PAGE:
An additional seven worksites consented to participate but withdrew prior to the start of the intervention (categorized as decliners in presented data), citing concern about lack of time to participate in the trial given increasingly tight production schedules. These seven companies were also slightly more likely to perceive health promotion as important and to have offered health promotion programs in the past, compared to other eligible worksites (differences not statistically significant). Later in the trial, one worksite withdrew from the intervention condition and another withdrew from the control condition; both cited lack of time as reason for withdrawal.

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Discussion

This paper reports on the process and outcome of our efforts to recruit small manufacturing worksites employing multiethnic, low-wage workforces into a cancer prevention intervention trial. Trial eligibility criteria excluded about 34% of worksites responding to our survey. Among eligible sites, 20% (26 of 131) adopted the program, a rate similar to other cancer prevention studies (13,33,37). An additional seven worksites initially consented but withdrew very early in the trial. Among worksites eligible to participate, we observed no statistically significant differences between those that consented and those that declined to participate in the trial with regard to workforce composition, anticipated expansion of the workforce (financial outlook), and perceived importance and history of heath promotion activities and occupational health and safety programs. In sum, we found that the racial and ethnic composition of the workforce, financial outlook, and perceived importance and experience with health programs were not barriers to adoption in cancer prevention trials in this sample of worksites.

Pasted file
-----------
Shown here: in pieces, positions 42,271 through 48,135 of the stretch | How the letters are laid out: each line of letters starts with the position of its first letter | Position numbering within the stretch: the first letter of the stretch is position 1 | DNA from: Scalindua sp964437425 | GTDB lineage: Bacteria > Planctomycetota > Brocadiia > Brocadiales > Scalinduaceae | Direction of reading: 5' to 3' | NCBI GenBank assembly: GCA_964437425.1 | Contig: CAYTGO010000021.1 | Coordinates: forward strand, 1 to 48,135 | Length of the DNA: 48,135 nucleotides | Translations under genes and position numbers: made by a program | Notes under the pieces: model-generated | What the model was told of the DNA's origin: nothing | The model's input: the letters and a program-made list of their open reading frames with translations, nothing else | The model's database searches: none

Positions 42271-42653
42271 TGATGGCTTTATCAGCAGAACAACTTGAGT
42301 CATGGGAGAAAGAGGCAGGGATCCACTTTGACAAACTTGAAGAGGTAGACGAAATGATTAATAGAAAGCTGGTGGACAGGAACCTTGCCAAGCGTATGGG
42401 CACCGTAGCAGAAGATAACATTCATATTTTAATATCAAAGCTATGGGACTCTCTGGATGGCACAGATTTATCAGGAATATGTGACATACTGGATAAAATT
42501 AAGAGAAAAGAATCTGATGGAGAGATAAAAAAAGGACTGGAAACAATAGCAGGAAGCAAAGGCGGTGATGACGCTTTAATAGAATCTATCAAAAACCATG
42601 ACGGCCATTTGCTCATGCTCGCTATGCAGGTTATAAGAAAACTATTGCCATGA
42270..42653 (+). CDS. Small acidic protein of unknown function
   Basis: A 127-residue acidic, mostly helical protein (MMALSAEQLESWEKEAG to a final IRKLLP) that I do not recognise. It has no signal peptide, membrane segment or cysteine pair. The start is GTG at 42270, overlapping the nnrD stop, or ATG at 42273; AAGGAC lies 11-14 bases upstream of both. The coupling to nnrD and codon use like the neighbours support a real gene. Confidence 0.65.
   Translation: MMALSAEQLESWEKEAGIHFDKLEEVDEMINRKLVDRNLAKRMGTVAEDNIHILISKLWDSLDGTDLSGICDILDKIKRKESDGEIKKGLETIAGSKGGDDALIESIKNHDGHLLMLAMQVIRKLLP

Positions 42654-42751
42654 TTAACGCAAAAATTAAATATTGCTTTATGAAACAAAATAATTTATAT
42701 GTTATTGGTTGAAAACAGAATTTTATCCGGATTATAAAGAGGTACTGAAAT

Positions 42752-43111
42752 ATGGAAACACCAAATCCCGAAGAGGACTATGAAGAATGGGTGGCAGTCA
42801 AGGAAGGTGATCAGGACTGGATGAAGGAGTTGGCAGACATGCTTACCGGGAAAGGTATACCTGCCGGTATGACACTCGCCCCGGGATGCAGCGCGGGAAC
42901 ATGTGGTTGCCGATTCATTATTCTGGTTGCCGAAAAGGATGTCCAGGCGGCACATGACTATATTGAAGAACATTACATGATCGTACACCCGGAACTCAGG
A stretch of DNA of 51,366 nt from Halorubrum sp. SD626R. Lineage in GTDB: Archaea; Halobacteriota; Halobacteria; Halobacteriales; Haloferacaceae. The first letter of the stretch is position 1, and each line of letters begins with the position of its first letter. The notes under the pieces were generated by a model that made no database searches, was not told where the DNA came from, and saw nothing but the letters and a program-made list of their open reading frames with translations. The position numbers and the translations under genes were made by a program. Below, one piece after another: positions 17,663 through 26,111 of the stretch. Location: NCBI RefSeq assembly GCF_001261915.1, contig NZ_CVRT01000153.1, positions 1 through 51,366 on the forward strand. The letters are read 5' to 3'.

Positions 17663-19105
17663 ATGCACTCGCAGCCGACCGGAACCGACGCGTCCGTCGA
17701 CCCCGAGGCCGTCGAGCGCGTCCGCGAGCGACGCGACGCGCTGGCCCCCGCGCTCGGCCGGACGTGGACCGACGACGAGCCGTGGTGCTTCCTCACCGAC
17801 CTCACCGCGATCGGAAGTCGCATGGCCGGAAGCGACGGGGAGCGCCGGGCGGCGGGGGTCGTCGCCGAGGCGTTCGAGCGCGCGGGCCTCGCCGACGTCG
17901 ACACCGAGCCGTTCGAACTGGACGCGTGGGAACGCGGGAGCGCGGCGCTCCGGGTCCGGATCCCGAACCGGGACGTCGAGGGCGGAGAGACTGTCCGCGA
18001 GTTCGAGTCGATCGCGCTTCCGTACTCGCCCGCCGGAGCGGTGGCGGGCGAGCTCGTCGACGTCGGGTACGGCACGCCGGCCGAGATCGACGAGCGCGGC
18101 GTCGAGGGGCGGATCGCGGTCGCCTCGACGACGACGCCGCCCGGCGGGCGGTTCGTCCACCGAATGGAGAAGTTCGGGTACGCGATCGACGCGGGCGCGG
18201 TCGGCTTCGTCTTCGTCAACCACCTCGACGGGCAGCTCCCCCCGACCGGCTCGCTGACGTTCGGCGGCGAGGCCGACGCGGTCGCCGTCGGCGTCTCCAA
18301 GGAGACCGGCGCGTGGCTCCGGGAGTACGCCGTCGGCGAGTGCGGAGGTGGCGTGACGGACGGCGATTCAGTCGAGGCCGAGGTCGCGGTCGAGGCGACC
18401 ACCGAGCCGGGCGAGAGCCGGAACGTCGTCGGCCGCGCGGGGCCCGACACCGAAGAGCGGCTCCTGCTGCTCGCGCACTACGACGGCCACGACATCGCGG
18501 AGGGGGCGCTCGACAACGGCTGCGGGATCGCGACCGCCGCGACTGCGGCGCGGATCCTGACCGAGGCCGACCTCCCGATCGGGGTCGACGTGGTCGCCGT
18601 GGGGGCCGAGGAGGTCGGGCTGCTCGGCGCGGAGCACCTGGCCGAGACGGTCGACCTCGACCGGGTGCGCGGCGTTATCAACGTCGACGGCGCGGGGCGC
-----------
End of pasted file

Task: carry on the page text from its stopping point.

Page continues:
The study had a few limitations. First, the survey relied on self-reports by a worksite representative, and we did not attempt to validate the information provided. Second, using the RE-AIM measures, we attempted to assess worksite participation in a cancer prevention research trial as a proxy measure for adoption of a cancer prevention program. Participation in a research trial is not the same as adoption of a program. And finally, our pre-recruitment survey did not contain measures that allowed us to characterize differences between adopters and decliners, suggesting that additional measures may be needed, the development of which might rely on qualitative, open-ended questions on factors that promote or inhibit adoption. The survey administrators noted anecdotally that employer reasons for adoption included having a family member with a history of cancer; viewing participation as a low-cost, value-added benefit for employees during a time of tight labor markets; wanting to take advantage of our occupational health and safety expert consultations; and believing that a healthy workforce is a more productive one. Common reasons noted by employers for declining to participate were lack of time and poor labor-management relations. These reasons may form the basis for distinguishing adopters and decliners in recruitment surveys for future trials.